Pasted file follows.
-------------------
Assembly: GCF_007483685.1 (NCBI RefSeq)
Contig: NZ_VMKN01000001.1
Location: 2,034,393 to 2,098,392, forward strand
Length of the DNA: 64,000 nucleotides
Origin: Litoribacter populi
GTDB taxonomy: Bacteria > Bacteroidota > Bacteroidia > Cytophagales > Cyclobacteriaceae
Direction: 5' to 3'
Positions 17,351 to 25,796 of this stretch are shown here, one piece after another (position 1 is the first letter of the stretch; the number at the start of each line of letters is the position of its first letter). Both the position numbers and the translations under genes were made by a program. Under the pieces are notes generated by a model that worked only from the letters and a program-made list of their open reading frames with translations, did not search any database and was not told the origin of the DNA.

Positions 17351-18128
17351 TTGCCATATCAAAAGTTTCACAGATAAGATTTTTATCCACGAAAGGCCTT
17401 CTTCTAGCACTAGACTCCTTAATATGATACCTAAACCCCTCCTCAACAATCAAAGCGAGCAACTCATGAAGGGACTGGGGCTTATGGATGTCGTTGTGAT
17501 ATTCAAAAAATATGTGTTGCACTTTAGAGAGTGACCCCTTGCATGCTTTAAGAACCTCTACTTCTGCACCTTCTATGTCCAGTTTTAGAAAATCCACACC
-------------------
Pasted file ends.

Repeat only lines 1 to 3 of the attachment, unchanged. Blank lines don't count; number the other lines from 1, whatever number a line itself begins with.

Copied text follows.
Assembly: GCF_007483685.1 (NCBI RefSeq)
Contig: NZ_VMKN01000001.1
Location: 2,034,393 to 2,098,392, forward strand